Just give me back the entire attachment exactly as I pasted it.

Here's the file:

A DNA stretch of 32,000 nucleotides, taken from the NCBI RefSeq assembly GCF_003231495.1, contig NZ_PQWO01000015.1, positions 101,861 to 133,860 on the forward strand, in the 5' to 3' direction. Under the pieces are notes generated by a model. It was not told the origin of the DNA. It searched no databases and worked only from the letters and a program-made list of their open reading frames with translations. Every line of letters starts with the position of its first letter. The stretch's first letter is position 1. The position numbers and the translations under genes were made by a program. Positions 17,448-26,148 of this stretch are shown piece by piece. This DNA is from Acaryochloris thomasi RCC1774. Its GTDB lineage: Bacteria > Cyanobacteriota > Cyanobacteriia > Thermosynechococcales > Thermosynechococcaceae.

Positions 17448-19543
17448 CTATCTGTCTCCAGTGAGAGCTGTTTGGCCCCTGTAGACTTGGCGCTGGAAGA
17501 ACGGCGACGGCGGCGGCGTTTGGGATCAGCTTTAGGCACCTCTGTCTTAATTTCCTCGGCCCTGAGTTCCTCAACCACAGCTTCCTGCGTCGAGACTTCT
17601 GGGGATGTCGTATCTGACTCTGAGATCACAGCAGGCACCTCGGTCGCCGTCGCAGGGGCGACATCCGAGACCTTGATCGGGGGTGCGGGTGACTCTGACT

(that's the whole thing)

A DNA stretch of 32,000 nucleotides, taken from the NCBI RefSeq assembly GCF_003231495.1, contig NZ_PQWO01000015.1, positions 101,861 to 133,860 on the forward strand, in the 5' to 3' direction. Under the pieces are notes generated by a model. It was not told the origin of the DNA. It searched no databases and worked only from the letters and a program-made list of their open reading frames with translations. Every line of letters starts with the position of its first letter. The stretch's first letter is position 1. The position numbers and the translations under genes were made by a program. Positions 17,448-26,148 of this stretch are shown piece by piece. This DNA is from Acaryochloris thomasi RCC1774. Its GTDB lineage: Bacteria > Cyanobacteriota > Cyanobacteriia > Thermosynechococcales > Thermosynechococcaceae.

Positions 17448-19543
17448 CTATCTGTCTCCAGTGAGAGCTGTTTGGCCCCTGTAGACTTGGCGCTGGAAGA
17501 ACGGCGACGGCGGCGGCGTTTGGGATCAGCTTTAGGCACCTCTGTCTTAATTTCCTCGGCCCTGAGTTCCTCAACCACAGCTTCCTGCGTCGAGACTTCT
17601 GGGGATGTCGTATCTGACTCTGAGATCACAGCAGGCACCTCGGTCGCCGTCGCAGGGGCGACATCCGAGACCTTGATCGGGGGTGCGGGTGACTCTGACT